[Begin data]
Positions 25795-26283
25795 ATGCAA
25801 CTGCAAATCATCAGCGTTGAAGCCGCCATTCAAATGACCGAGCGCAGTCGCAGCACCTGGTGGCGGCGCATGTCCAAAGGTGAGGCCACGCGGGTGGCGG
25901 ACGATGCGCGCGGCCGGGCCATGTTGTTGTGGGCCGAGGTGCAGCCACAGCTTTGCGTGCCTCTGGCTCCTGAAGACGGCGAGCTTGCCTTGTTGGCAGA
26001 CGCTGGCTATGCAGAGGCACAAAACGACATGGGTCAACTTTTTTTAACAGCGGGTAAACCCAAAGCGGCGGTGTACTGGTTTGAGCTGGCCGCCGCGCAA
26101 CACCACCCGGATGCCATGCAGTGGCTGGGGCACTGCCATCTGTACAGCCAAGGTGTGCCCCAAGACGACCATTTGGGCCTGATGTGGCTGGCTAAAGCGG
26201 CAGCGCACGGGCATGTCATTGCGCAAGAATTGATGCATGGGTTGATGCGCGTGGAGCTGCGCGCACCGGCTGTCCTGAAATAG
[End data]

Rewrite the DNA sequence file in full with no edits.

Positions 25795-26283
25795 ATGCAA
25801 CTGCAAATCATCAGCGTTGAAGCCGCCATTCAAATGACCGAGCGCAGTCGCAGCACCTGGTGGCGGCGCATGTCCAAAGGTGAGGCCACGCGGGTGGCGG
25901 ACGATGCGCGCGGCCGGGCCATGTTGTTGTGGGCCGAGGTGCAGCCACAGCTTTGCGTGCCTCTGGCTCCTGAAGACGGCGAGCTTGCCTTGTTGGCAGA
26001 CGCTGGCTATGCAGAGGCACAAAACGACATGGGTCAACTTTTTTTAACAGCGGGTAAACCCAAAGCGGCGGTGTACTGGTTTGAGCTGGCCGCCGCGCAA
26101 CACCACCCGGATGCCATGCAGTGGCTGGGGCACTGCCATCTGTACAGCCAAGGTGTGCCCCAAGACGACCATTTGGGCCTGATGTGGCTGGCTAAAGCGG
26201 CAGCGCACGGGCATGTCATTGCGCAAGAATTGATGCATGGGTTGATGCGCGTGGAGCTGCGCGCACCGGCTGTCCTGAAATAG